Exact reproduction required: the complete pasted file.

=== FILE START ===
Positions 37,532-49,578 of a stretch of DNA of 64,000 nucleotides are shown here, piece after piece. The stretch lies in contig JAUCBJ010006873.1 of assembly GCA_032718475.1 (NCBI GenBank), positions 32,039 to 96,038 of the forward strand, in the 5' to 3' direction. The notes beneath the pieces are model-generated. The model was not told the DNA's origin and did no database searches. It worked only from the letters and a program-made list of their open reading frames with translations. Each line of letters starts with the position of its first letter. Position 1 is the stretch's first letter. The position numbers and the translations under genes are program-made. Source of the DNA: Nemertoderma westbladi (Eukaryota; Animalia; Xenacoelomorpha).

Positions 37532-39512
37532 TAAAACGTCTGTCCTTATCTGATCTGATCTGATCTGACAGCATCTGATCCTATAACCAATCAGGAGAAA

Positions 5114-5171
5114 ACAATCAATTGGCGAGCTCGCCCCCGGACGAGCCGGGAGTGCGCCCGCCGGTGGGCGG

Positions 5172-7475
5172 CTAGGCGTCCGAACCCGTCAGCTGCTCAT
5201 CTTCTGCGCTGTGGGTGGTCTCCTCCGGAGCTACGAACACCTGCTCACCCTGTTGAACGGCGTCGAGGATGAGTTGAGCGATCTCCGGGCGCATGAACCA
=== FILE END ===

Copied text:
Positions 37,532-49,578 of a stretch of DNA of 64,000 nucleotides are shown here, piece after piece. The stretch lies in contig JAUCBJ010006873.1 of assembly GCA_032718475.1 (NCBI GenBank), positions 32,039 to 96,038 of the forward strand, in the 5' to 3' direction. The notes beneath the pieces are model-generated. The model was not told the DNA's origin and did no database searches. It worked only from the letters and a program-made list of their open reading frames with translations. Each line of letters starts with the position of its first letter. Position 1 is the stretch's first letter. The position numbers and the translations under genes are program-made. Source of the DNA: Nemertoderma westbladi (Eukaryota; Animalia; Xenacoelomorpha).

Positions 37532-39512
37532 TAAAACGTCTGTCCTTATCTGATCTGATCTGATCTGACAGCATCTGATCCTATAACCAATCAGGAGAAA

Positions 5114-5171
5114 ACAATCAATTGGCGAGCTCGCCCCCGGACGAGCCGGGAGTGCGCCCGCCGGTGGGCGG

Positions 5172-7475
5172 CTAGGCGTCCGAACCCGTCAGCTGCTCAT
5201 CTTCTGCGCTGTGGGTGGTCTCCTCCGGAGCTACGAACACCTGCTCACCCTGTTGAACGGCGTCGAGGATGAGTTGAGCGATCTCCGGGCGCATGAACCA